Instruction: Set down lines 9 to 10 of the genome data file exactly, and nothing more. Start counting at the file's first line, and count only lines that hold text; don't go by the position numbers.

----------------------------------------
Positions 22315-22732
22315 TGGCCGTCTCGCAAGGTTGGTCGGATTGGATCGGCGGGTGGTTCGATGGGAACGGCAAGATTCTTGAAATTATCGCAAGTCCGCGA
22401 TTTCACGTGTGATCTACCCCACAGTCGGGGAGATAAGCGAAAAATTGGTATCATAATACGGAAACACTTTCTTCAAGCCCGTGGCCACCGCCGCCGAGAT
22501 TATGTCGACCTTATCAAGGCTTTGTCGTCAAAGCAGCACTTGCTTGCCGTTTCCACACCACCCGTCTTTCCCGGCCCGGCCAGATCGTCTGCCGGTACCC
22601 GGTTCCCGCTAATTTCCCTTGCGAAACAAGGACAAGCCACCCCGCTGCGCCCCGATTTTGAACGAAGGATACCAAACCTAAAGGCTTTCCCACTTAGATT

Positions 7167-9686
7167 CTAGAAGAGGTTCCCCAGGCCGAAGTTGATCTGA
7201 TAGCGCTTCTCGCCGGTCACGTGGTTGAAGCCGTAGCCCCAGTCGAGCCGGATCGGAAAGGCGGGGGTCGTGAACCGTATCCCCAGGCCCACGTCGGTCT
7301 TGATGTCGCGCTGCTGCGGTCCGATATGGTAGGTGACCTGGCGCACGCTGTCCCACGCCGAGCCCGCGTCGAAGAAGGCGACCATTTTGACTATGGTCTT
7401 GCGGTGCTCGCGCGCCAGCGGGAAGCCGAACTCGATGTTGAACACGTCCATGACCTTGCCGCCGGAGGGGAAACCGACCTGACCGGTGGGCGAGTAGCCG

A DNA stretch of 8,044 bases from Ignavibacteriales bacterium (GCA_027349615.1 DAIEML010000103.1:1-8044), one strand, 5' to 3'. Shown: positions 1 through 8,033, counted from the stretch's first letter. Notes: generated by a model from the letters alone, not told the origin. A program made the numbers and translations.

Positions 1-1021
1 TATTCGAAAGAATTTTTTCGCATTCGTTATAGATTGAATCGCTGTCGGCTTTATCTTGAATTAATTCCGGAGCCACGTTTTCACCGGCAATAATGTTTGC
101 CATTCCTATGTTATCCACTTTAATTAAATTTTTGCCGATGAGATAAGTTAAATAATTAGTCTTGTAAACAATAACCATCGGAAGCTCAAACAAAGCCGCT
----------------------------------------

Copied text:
7301 TGATGTCGCGCTGCTGCGGTCCGATATGGTAGGTGACCTGGCGCACGCTGTCCCACGCCGAGCCCGCGTCGAAGAAGGCGACCATTTTGACTATGGTCTT
7401 GCGGTGCTCGCGCGCCAGCGGGAAGCCGAACTCGATGTTGAACACGTCCATGACCTTGCCGCCGGAGGGGAAACCGACCTGACCGGTGGGCGAGTAGCCG